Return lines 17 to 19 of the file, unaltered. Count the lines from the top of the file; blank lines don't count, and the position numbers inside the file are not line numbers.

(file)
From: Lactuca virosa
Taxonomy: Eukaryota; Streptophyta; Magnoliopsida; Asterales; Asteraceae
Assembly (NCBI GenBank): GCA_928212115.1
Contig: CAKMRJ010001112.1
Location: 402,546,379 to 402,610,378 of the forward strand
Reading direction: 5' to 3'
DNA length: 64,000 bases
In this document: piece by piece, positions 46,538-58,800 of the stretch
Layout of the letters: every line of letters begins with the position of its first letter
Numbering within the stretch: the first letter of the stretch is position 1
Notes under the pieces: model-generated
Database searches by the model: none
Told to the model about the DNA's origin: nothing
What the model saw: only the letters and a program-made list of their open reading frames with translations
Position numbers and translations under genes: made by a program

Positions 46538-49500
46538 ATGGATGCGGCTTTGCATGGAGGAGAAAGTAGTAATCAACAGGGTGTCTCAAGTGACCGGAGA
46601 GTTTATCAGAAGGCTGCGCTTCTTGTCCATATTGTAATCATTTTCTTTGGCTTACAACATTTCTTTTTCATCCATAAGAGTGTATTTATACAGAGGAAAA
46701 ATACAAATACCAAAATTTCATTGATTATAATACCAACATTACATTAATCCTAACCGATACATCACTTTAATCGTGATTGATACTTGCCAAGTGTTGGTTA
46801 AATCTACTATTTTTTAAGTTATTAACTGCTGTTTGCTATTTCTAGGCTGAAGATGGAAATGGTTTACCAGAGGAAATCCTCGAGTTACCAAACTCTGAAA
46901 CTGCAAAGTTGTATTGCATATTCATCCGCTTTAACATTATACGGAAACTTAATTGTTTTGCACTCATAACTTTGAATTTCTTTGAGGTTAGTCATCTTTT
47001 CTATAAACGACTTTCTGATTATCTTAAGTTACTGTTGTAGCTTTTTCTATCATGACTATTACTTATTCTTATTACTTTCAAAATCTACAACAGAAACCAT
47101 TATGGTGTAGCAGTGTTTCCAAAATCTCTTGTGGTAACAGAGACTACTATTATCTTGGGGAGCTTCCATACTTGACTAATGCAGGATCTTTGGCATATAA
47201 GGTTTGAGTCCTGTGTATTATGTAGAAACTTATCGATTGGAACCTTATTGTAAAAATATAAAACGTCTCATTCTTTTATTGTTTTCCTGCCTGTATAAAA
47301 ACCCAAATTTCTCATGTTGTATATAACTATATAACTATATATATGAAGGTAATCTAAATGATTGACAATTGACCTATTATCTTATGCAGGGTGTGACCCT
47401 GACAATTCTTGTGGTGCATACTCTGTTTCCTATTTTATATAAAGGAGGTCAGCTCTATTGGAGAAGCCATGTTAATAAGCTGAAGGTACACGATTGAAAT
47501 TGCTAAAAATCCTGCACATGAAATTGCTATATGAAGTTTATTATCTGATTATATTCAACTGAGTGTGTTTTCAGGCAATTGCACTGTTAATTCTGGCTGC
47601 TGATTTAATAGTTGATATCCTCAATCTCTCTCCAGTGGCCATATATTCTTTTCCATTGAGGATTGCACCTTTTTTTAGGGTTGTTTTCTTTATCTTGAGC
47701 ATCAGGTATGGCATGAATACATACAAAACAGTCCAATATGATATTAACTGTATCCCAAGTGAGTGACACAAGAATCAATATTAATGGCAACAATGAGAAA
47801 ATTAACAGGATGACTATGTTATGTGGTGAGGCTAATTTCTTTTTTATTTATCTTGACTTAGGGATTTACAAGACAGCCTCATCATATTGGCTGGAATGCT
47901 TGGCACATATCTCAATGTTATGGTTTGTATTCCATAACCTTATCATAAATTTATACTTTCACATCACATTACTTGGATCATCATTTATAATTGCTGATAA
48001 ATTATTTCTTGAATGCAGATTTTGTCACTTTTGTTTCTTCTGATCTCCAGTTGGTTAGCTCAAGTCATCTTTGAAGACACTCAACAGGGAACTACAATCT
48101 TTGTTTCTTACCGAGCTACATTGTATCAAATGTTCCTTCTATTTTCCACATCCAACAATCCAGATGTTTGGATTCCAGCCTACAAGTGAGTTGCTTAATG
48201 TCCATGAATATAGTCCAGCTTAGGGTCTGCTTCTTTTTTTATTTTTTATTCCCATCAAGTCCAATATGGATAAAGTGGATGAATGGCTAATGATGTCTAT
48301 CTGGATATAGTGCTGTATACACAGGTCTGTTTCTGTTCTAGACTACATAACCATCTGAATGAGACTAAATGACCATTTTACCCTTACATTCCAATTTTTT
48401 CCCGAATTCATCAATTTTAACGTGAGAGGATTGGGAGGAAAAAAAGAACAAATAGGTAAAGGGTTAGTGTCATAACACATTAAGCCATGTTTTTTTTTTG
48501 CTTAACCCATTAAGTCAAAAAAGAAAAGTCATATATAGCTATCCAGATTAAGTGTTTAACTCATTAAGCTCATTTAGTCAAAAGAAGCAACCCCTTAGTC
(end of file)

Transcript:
46538 ATGGATGCGGCTTTGCATGGAGGAGAAAGTAGTAATCAACAGGGTGTCTCAAGTGACCGGAGA
46601 GTTTATCAGAAGGCTGCGCTTCTTGTCCATATTGTAATCATTTTCTTTGGCTTACAACATTTCTTTTTCATCCATAAGAGTGTATTTATACAGAGGAAAA
46701 ATACAAATACCAAAATTTCATTGATTATAATACCAACATTACATTAATCCTAACCGATACATCACTTTAATCGTGATTGATACTTGCCAAGTGTTGGTTA